Italian gardeners don’t always want to grow the same vegetables that I do so those I have to grow from seed. Sweetcorn comes into this category – here it is corn (not sweet) and grown as an animal feed, using vast amounts of water too, which never seems very environmentally correct.
This year I have started with more purpose!
I began on January 19th mainly because my Italian gardening magazine suggested that this was the best day for sowing Aubergines according to the moon. I sowed the following: Verbena ibrida, Nigella African Bride, Aubergine small round Vietnamese seed, Scabious, Suttons mixed, Broad beans, Coriander, Scabious Perfect Blue, Sweet Pea Beaujolais, Pepper New Ace, Pepper Beauty Bell. All except the sweet peas went onto a propagating tray at 20°C. But I didn’t use the greenhouse! I thought the great differences from day to night time temperatures might prove a problem so I’ve placed a seed tray stand in the spare bathroom on the third floor of our house. This is giving me some extra exercise as the stairs in the house are all very steep! The peppers and baby aubergines germinated in 11 days as did both varieties of Scabious; the broad beans were quicker at 9 days and the others are yet to germinate.
I sowed a lot of the small aubergines as the seed came from Vietnam and I was unsure of how viable it would be. I will have to be very strong willed and only pick out the strongest seedlings.
The seeds are germinating quickly (I sowed the following on January 31st: Aubergine, long thin, Vietnamese, Leeks, lungo della Riviera, Helianthemum, rock rose, Digitalis ferruginea, Aubergine, White Egg French, Aubergine Round white flushed pink, French, Aubergine Loa Lavender, French, Clemone Pink Whiskers, Orange scented Thyme, Spinach, Pak Choi Red, Jekka’s Herb Farm, Sweet Marjoram, Monarda Bergamo). Of which the red Pak Choi from Jekka McVicar germinated in TWO days!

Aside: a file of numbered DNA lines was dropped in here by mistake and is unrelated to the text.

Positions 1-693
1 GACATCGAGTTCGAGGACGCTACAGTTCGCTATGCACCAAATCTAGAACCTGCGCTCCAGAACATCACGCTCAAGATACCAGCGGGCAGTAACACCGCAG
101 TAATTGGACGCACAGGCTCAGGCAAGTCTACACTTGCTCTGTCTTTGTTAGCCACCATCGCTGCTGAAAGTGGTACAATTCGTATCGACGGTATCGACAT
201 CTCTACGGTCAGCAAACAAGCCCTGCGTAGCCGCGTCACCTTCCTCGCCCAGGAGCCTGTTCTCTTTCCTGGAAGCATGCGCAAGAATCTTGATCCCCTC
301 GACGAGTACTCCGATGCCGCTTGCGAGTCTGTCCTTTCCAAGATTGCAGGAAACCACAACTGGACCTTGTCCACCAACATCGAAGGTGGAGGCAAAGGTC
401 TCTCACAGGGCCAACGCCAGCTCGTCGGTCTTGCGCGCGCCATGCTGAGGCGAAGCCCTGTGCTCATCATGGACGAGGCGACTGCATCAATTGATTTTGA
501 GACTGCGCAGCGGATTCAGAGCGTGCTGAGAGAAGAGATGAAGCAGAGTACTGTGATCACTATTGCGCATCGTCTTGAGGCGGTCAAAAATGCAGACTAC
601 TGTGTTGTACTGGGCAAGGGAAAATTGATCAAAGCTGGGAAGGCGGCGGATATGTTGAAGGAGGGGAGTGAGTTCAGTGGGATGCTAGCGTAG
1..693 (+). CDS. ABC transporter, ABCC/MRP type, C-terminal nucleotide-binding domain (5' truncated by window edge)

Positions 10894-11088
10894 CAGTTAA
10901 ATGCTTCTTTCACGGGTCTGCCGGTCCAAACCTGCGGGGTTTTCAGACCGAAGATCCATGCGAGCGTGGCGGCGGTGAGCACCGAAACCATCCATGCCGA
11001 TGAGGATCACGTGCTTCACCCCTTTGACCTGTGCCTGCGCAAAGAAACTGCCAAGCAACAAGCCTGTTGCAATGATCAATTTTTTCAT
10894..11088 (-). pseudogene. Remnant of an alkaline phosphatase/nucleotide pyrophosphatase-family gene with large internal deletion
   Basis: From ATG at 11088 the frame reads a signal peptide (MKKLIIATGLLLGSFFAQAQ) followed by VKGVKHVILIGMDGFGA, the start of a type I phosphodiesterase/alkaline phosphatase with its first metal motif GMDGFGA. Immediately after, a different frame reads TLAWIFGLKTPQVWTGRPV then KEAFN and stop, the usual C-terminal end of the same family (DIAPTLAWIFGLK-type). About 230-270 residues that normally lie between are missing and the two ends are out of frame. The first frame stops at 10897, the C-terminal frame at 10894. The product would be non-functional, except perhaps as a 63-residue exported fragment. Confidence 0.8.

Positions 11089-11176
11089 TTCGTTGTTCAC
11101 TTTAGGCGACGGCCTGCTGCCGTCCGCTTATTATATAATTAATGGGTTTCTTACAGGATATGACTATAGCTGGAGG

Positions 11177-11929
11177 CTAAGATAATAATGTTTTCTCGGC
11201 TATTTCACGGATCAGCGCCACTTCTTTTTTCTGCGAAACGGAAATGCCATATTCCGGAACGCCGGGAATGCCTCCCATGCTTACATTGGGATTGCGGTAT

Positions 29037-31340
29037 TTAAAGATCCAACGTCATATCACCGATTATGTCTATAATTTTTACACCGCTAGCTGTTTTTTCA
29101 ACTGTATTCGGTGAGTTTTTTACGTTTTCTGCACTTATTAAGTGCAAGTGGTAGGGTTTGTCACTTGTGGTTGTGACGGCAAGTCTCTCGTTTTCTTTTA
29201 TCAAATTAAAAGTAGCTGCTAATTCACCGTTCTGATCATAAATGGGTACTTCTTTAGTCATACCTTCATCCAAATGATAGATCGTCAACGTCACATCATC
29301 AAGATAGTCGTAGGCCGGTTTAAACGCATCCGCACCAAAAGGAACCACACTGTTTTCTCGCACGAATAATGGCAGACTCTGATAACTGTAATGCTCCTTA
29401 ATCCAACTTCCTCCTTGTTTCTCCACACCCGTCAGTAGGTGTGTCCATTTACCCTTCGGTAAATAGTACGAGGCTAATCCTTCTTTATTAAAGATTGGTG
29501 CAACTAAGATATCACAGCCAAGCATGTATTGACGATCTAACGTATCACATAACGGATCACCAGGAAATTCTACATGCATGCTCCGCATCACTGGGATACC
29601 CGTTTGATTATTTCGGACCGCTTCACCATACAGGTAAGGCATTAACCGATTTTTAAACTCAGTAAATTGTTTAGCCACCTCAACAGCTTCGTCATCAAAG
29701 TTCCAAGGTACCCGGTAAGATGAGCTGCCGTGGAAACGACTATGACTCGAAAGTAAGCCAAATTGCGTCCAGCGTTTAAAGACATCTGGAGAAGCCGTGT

As I removed them from the heated tray and placed them into unheated covered seed-trays I found they were all bending towards the light coming from a north facing window – what to do? I remembered that Janet at Plantalicious had rigged up a board using, I think, foil to throw the light back from the other side. I did the same and so far this is working well.
I have already put the Pak Choi into the green house but without a cover as I am concerned that during the day the temperatures can rise. After being badly organised for some time there is now a Max. – Min. thermometer in the green house. I have been taking daily readings. My fears about the variations in temperature are well founded, on Monday (February 4th) the daytime high was 39.7°C (yes that is nearly 40°C! and the night-time low on Sunday night was less than one degree, 0.9°C to be exact. I don’t know how anything is surviving those kinds of temperature variations, but all the cuttings and small plants seem to be Okay.
I sowed the following 3rd February: Pak Choi green, Lettuce, Oak Leaf, Lettuce, Red Romaine, Parsley, Peppers d’Asti. The Pac Choi has already germinated as has the Romaine lettuce. So I can look forward to some hours of pricking out as soon as the first true leaves have formed!